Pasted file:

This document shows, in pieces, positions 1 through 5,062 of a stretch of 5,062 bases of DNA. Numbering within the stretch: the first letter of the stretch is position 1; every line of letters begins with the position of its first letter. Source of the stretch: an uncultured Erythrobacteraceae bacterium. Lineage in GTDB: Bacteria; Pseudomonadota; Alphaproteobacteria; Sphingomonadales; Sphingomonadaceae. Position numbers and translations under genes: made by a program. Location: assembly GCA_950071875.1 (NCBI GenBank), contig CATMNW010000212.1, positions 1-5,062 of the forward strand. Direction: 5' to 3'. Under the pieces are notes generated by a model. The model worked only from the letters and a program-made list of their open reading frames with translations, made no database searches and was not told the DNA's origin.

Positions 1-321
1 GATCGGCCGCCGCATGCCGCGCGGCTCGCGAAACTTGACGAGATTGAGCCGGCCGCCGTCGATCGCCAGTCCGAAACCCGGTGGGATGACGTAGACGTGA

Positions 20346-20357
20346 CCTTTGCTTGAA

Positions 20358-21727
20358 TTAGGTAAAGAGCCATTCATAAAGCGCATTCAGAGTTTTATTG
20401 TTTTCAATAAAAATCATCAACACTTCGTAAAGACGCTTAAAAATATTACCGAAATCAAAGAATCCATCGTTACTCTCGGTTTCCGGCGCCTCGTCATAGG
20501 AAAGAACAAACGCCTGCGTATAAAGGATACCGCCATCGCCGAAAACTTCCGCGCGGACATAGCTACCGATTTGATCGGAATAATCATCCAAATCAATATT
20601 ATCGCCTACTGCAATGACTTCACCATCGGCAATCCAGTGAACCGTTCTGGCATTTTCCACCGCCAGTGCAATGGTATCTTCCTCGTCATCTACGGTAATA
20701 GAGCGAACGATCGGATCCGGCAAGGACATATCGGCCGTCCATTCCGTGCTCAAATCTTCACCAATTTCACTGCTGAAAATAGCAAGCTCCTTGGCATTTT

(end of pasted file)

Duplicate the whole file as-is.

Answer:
This document shows, in pieces, positions 1 through 5,062 of a stretch of 5,062 bases of DNA. Numbering within the stretch: the first letter of the stretch is position 1; every line of letters begins with the position of its first letter. Source of the stretch: an uncultured Erythrobacteraceae bacterium. Lineage in GTDB: Bacteria; Pseudomonadota; Alphaproteobacteria; Sphingomonadales; Sphingomonadaceae. Position numbers and translations under genes: made by a program. Location: assembly GCA_950071875.1 (NCBI GenBank), contig CATMNW010000212.1, positions 1-5,062 of the forward strand. Direction: 5' to 3'. Under the pieces are notes generated by a model. The model worked only from the letters and a program-made list of their open reading frames with translations, made no database searches and was not told the DNA's origin.

Positions 1-321
1 GATCGGCCGCCGCATGCCGCGCGGCTCGCGAAACTTGACGAGATTGAGCCGGCCGCCGTCGATCGCCAGTCCGAAACCCGGTGGGATGACGTAGACGTGA

Positions 20346-20357
20346 CCTTTGCTTGAA

Positions 20358-21727
20358 TTAGGTAAAGAGCCATTCATAAAGCGCATTCAGAGTTTTATTG
20401 TTTTCAATAAAAATCATCAACACTTCGTAAAGACGCTTAAAAATATTACCGAAATCAAAGAATCCATCGTTACTCTCGGTTTCCGGCGCCTCGTCATAGG
20501 AAAGAACAAACGCCTGCGTATAAAGGATACCGCCATCGCCGAAAACTTCCGCGCGGACATAGCTACCGATTTGATCGGAATAATCATCCAAATCAATATT
20601 ATCGCCTACTGCAATGACTTCACCATCGGCAATCCAGTGAACCGTTCTGGCATTTTCCACCGCCAGTGCAATGGTATCTTCCTCGTCATCTACGGTAATA
20701 GAGCGAACGATCGGATCCGGCAAGGACATATCGGCCGTCCATTCCGTGCTCAAATCTTCACCAATTTCACTGCTGAAAATAGCAAGCTCCTTGGCATTTT